• Keep asking yourself: What good news am I sharing, giving and living?
  • Fruit bearers
    • Whatever you read, whatever you listen to (for instance: social media and the news), whatever you say or however you act is leading you on a road to creating something in your future (and the future of other folks in your sphere of influence), whether you or they want that something or not.
    • Ask yourself, is what I am reading, listening to, saying or doing leading me to:
      • Faith, hope and love (1 Corinthians 12 and 13)
      • Fruit of the Spirit (love, joy, peace, patience, kindness, goodness, faithfulness and self-control? (Galatians 5:22-23)
        • If not, do you want to be praying about what God would like to you be moving towards?
        • Would you pray that God would work in you to will and to do HIS good pleasure? (Philippians 2:13)
        • Would you pray that he help you to press onto the prize of HIS high calling for you in Christ? (Philippians 3:14)
      • Ask yourself: What good news am I sharing, giving and living?
      • Sometimes God does call us to take a stand. Ask yourself these questions,
        • “When I am standing up for something, is that something I am taking a stand on: MYSELF or someone who can’t stand up for themselves?”
        • “When I am standing up for something, am I able to represent Christ as I do so?”
        • “Is the fruit of the Spirit evident in my behavior and in the leadership I am standing with?”
        • “Are people drawn to the good news by what I am doing?”
      • (BTW- I’m talking about taking a stand in the world. In a personal relationship, assertiveness is a healthy kind of standing up for yourself.)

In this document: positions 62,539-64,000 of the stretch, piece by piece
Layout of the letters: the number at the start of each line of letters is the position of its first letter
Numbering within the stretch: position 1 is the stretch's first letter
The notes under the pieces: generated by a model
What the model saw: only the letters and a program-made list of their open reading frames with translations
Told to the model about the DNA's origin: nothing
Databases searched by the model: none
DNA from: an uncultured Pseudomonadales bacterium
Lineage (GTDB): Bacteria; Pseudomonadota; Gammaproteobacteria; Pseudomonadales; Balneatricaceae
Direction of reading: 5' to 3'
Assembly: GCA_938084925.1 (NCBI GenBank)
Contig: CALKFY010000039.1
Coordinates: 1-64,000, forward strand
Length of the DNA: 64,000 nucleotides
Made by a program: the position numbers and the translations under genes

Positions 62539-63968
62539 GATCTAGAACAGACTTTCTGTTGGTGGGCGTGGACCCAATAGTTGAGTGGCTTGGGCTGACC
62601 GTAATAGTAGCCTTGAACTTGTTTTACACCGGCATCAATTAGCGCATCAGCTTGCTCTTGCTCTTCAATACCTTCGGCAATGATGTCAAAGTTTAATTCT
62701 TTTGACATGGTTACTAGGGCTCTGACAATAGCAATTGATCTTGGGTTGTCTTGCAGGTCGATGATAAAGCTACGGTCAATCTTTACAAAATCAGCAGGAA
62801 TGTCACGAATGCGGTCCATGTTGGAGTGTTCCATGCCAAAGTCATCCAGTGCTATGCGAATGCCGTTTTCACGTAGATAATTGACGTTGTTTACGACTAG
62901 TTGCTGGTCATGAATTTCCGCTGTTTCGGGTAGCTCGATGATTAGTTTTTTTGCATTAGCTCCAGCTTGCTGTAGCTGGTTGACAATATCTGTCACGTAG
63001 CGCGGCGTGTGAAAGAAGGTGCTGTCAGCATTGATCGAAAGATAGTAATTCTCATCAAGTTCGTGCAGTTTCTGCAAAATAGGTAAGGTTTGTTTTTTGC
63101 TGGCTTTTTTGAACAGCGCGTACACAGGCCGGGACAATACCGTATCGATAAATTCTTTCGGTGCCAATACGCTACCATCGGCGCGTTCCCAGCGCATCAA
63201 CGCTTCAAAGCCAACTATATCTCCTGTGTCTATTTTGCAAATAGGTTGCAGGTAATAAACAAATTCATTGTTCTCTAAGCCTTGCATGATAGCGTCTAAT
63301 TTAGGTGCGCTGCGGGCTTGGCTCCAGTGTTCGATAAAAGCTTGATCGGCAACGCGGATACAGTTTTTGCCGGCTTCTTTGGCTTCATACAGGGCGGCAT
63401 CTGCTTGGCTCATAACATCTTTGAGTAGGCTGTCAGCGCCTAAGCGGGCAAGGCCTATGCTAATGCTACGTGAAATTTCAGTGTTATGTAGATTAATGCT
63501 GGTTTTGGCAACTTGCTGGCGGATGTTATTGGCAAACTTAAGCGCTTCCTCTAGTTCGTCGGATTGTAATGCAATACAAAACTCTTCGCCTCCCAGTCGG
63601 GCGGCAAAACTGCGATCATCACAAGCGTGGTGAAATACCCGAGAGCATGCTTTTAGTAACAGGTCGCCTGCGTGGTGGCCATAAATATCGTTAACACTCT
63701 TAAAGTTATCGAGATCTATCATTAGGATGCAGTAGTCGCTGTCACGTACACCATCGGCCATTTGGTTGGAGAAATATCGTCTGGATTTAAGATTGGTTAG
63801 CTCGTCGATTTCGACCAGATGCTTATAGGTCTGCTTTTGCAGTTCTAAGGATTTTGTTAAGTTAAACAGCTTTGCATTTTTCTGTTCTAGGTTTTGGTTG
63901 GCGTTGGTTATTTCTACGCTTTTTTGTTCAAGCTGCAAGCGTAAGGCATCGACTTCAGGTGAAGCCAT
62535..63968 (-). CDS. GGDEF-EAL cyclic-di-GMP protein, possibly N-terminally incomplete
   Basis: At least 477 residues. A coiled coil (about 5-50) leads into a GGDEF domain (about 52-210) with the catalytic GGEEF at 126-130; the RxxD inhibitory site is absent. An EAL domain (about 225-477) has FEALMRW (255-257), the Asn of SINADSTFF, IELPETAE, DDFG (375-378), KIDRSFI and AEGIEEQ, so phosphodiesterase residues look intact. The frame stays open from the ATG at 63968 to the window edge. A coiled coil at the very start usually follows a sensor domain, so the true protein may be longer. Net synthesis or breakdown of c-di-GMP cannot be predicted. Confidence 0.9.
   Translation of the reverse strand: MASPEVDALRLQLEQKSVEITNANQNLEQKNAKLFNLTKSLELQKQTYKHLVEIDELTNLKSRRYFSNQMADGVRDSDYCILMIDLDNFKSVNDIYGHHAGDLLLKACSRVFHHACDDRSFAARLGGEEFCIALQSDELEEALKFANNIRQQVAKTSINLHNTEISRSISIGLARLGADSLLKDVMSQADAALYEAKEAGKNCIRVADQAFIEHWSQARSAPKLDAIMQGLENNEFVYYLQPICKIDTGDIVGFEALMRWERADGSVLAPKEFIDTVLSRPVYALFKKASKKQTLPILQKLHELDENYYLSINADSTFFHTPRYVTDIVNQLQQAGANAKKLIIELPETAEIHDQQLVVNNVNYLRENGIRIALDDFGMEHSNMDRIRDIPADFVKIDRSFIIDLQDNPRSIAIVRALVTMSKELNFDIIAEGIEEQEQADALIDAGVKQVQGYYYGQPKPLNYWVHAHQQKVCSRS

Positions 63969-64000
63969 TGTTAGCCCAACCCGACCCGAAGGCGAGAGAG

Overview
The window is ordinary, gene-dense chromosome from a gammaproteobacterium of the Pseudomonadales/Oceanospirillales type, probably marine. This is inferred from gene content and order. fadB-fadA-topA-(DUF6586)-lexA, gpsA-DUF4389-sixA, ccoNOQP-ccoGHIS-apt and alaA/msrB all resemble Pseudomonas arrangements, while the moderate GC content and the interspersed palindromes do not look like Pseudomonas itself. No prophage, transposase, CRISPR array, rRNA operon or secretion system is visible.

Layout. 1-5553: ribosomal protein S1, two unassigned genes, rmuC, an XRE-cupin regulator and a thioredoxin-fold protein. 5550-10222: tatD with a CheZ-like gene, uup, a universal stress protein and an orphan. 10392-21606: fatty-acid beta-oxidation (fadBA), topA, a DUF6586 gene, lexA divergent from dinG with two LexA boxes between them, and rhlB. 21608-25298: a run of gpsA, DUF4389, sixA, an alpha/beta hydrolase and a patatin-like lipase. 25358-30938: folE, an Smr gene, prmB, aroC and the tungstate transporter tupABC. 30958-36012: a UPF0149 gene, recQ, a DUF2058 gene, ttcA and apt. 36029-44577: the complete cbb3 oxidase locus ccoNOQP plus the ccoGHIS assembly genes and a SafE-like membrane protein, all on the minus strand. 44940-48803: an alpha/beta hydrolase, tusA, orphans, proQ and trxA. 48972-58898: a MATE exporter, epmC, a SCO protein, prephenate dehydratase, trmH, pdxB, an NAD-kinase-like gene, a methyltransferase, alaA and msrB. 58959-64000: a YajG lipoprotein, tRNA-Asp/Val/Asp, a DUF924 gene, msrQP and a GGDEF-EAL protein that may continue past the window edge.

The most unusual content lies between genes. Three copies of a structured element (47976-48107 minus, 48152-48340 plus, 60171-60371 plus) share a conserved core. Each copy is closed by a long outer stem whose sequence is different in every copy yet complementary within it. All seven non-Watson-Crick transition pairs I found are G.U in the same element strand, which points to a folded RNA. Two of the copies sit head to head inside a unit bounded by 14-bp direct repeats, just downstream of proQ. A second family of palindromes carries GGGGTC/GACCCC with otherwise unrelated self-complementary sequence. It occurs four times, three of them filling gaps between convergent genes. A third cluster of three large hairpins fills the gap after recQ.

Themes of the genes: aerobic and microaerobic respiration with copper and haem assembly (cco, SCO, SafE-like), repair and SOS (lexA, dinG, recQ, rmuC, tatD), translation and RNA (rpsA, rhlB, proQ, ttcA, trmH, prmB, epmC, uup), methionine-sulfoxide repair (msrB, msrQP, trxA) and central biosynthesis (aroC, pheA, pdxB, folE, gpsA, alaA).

• Discernment
    • 1 John 4:1 tells us to try the spirit, because not all spirits are of God. When life gets chaotic and scary, even Christians can listen to the wrong spirits. These are chaotic and scary times. We must pray and ask ourselves:
      • What would Jesus do with this information?
      • What would he do next?
      • Will people see Christ in me if I engage in…?”
      • What good fruit am I showing, sharing, giving and living?
  • Service
    • God called us to justice, mercy and humility. (He has shown you, oh man, what is good: and what does the Lord require of you but to do justly, and to love mercy and to walk humbly with your God. Micah 6:8)
      • Be careful with the word “justice”. We Americans often feel that justice means “getting even”. However, the Hebrew word “Mishpat” carries the connotation of doing what is right, including looking out for those who do not not have a fair shake in life. Standing up for and looking our for the weak and marginalized. Doing good deeds, especially when you don’t expect a direct return.
    • If we look at the word “justice” through that lens, how would we:
      • Handle our own positions during this pandemic?
      • Handle the crises of safety, health, lack of resources of:
  1. the families in your church that are struggling economically or who lost a loved one.
  2. the small businesses in your community
  3. poor in our inner cities
  4. the Native Americans, the reservations of some which are harder hit with COVID-19, percentage-wise, than any other place in the nation
  5. the immigrants who have no resources or connections